Kenneth (Mark) Bryden


Mechanical Engineering
Program Director for Simulation, Modeling and Decision Science at Ames Laboratory


1620 Howe
537 Bissell Rd.
Ames, IA 500111096


Dr. Mark Bryden is the founding director of the Simulation, Modeling and Decision Science program at the U.S. Department of Energy’s Ames Laboratory and is a professor of mechanical engineering at Iowa State University. Dr. Bryden’s research is focused on the federation of information from disparate sources (e.g., models, data, and other information elements) to create detailed models of engineered, human, and natural systems that enable engineering decision making for these complex systems. Dr. Bryden has published more than 180 peer-reviewed articles and co-authored the textbook Combustion Engineering. He has founded two successful startups based on his research work, and he has founded the nonprofit ETHOS, a community of 150+ researchers focused on meeting the needs for clean village energy in the developing world. He has received three patents, three R&D 100 awards, two Regional Excellence in Technology Transfer awards, and a National Excellence in Technology Transfer award. In 2013 he and his coauthors received the ASME Melville Medal. The Melville Medal was first awarded in 1927 and is the highest honor for the best original technical paper published in the ASME Transactions in the past two years.


His professional experience includes three years as an engineer and 11 years as a manager at Westinghouse Electric in Idaho Falls, Idaho, and Pittsburgh, Pennsylvania.  In addition, for more than 15 years Professor Bryden has worked on energy systems for the poor in a number of developing countries.  Most recently he has worked in Mali, one of the poorest countries in the world, where he led an effort to develop the technology, infrastructure, and in-country support network needed to provide household lighting to remote off-grid villages.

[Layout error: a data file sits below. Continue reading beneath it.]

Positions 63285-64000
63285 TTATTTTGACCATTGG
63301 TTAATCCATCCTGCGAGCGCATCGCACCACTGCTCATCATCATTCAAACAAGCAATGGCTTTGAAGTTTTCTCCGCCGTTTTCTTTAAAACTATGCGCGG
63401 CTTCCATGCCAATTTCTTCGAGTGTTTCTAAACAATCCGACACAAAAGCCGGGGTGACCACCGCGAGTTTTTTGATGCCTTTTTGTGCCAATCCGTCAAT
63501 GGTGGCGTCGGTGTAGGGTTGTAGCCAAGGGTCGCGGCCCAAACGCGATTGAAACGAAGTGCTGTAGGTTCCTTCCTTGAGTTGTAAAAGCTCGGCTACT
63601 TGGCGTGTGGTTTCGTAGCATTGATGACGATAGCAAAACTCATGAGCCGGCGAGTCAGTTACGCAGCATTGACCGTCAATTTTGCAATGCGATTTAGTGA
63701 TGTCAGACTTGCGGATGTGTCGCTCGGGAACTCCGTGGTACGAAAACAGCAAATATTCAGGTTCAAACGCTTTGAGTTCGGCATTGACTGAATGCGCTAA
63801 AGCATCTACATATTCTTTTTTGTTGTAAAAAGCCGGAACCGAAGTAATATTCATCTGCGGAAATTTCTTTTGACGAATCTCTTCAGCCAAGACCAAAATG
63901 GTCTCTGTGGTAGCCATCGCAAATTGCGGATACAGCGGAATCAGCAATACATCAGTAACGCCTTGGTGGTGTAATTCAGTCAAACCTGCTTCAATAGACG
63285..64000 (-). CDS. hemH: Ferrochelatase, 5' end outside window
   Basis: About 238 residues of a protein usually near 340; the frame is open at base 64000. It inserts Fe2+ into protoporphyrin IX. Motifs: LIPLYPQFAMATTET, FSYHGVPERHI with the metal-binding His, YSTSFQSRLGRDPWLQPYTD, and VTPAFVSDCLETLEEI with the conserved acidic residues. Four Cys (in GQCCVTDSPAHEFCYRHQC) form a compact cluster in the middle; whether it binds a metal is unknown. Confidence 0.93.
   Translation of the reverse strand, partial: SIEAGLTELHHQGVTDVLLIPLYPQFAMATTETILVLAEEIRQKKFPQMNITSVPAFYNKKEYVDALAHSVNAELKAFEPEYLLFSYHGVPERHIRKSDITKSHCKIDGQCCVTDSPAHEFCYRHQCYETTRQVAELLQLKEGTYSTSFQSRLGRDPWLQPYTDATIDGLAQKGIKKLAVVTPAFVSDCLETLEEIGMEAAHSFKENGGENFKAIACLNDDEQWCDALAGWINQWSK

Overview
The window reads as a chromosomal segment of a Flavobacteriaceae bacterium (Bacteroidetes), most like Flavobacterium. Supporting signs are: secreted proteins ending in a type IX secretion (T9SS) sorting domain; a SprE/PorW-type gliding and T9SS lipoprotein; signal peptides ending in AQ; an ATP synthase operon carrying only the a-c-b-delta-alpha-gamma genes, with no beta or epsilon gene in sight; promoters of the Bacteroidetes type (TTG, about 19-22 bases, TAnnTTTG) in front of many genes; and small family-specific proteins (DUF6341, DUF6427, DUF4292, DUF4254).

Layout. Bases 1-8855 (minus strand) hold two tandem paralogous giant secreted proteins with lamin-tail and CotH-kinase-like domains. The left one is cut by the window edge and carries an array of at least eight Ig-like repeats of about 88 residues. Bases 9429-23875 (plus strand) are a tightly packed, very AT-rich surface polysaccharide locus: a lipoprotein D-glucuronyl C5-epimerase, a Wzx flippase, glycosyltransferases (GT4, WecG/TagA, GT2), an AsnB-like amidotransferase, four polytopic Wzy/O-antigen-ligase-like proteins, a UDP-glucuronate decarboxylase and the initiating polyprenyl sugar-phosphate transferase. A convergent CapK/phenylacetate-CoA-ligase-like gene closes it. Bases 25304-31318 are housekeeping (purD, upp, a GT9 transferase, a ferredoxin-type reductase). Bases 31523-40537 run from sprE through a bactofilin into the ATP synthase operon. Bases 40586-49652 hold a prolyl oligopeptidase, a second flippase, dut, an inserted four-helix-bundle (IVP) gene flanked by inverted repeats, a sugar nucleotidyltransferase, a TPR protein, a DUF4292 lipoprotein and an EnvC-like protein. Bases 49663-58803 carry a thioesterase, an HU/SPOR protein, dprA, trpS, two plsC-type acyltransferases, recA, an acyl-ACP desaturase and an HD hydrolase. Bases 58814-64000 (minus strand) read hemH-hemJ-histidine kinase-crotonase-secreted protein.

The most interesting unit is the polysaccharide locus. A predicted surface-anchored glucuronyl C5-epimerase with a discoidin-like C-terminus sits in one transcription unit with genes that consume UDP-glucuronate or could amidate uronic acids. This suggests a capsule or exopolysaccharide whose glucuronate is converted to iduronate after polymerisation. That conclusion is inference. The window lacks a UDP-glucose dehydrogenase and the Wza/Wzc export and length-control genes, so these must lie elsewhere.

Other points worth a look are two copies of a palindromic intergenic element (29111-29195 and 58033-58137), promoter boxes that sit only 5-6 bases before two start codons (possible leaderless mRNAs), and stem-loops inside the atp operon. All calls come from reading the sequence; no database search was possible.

Honors and Awards

  • 2013 Melville Medal, American Society of Mechanical Engineers, 2013.

“The Melville Medal was first awarded in 1927 and is the highest honor for the best original technical paper published in the ASME Transactions in the past two years.”

  • Best Scientific Paper, 2013 International Symposium on Environmental Software Systems, 2013.
  • 2012 Regional Excellence in Technology Transfer, for “Virtual Paint,” National Federal Laboratory Consortium, 2012.
  • Terrestrial Energy Systems Best Paper Award, AIAA 50th Aerospace Sciences Meeting, 2012.
  • R&D 100 Award, for “osgBullet,” Top 100 Research Developments of 2010, R&D Magazine, 2010.
  • 2010 National Excellence in Technology Transfer, for “Virtual Engineering – Process Simulator Interface,” National Federal Laboratory Consortium, 2010.
  • Best Paper, 19th Annual Artificial Neural Networks in Engineering Conference (ANNIE 2009), 2009.
  • R&D 100 Award, for “Virtual Engineering – Process Simulator Interface,” Top 100 Research Developments of 2009, R&D Magazine, 2009.
  • Best Paper, 18th Annual Artificial Neural Networks in Engineering Conference (ANNIE 2008), 2008.
  • Best Paper, 17th Annual Artificial Neural Networks in Engineering Conference (ANNIE 2007), 2007.
  • R&D 100 Award, for “Texture-based Engineering Tools,” Research and Development Magazine, 2006.
  • Margaret Ellen White Graduate Faculty Award, ISU, 2006.
  • Superior Engineering Teacher, College of Engineering, ISU, 2004.
  • First Place Award, Evolutionary Art, “Computer Generated Evolutionary Music,” 2004 Congress on Evolutionary Computation (CEC2004), 2004.
  • Pi Tau Sigma Mechanical Engineering Department Outstanding Teaching Assistant Award, University of Wisconsin–Madison, 1997.
  • Power Engineering Education Foundation Fellowship, Edison Electric Institute, 1993–1997.



  • PhD, Mechanical Engineering, University of Wisconsin-Madison, 1998
  • MS, Mechanical Engineering, University of Wisconsin-Madison, 1993
  • BS, General Engineering, Idaho State University, 1977

Interest Areas